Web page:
By: Will Conybeare, Patrick O’Connor | KTLA5
Thousand Oaks and Agoura High Schools have been battling on the gridiron since the 1960s in boys football, but a new group of players took to the field on Thursday.
Girls flag football was recently sanctioned as a high school sport in California after a unanimous vote from the California Interscholastic Federation last spring.
According to Thousand Oaks High School girls football head coach Mike Leibin, the program was popular from the start.
“The second day we got out here, we had 51 girls,” he said. “Obviously there’s a big interest…it’s popped up at virtually every school.”
Coaches aren’t the only ones going all in on the gridiron; the girls are having a blast too.
“It’s nice to have another opportunity and learn new skills,” said Morgan Humphrey, who plays running back and strong safety for Thousand Oaks.
Unlike the boys, there is no blocking, tackling or kicking in the girls’ game. Teams play seven-on-seven on an 80-yard field, and when a touchdown is scored, the girls can either attempt a one-point conversion play from the three yard line or a two-point conversion play from 10 yards out.
Other than that, it’s just football, trash talk included.
“You can definitely hear a little bit of trash talking here and there,” said Humphrey, who now holds the school record with three interceptions in one game. “But I think that’s fun.”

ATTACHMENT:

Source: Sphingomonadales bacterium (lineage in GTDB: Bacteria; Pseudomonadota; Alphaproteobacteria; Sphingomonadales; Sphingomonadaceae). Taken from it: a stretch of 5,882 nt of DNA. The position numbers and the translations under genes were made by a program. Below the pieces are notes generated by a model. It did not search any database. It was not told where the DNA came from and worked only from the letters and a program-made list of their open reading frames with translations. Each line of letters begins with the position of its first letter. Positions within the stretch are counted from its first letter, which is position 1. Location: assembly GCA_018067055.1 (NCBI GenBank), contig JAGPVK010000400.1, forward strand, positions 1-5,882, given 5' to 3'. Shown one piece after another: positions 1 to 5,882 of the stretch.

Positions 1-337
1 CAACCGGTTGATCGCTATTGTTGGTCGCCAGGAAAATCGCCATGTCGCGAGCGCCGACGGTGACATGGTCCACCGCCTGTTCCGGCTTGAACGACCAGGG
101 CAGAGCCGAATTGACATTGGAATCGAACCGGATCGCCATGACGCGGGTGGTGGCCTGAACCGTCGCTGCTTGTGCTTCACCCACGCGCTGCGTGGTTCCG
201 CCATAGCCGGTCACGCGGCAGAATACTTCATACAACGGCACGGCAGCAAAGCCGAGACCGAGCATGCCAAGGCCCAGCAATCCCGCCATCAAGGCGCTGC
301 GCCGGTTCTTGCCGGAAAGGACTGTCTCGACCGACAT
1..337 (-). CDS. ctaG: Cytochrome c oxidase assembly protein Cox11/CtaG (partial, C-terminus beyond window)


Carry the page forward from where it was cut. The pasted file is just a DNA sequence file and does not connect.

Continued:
The playbooks traditionally used by high school boys football teams translate well to the girls, evidenced by a well-executed hook-and-ladder by Thousand Oaks that resulted in a 40-yard gain.
“On offense, we’re running four verticals, tosses and sweeps,” Leibin said. “On defense, we play a true cover two…all stuff that translates to the boys’ game.”
Leibin, who spent 10 of his 25 years as a head coach in Ventura County with the Thousand Oaks High School’s boys team, says that he loves his new role as head of the girls team, and he credits that to being the father of two daughters.
Despite stepping down as Thousand Oaks’ head coach in 2018 so he could spend time with his daughters, Leibin knew he had to jump at the opportunity to coach the girls.
“Somebody came out to practice [and said] ‘I can tell instantly that when you’re coaching those girls, you’re talking to your daughters’,” he said. “So, that’s definitely helped.”
There were some struggles at the beginning; Leibin and assistant coach Jason Brown recall having to teach the girls — many of whom are experienced athletes in other sports — some of the basic fundamentals of football.
“We had to teach them how to catch,” Leibin said. “I have a ton of great soccer players on my team who have never used their hands in their life!”
And while the boys’ side of high school football has grown into a multi-million-dollar industry, these girls just want to have fun.
“They aren’t out here trying to get a scholarship,” Leibin said. “They’re out here in the purest form…they want to come out and compete and learn a sport and play together, and as a coach, that’s the dream.”
get a scholarship,” Leibin said. “They’re out here in the purest form…they want to come out and compete and learn a sport and play together, and as a coach, that’s the dream.”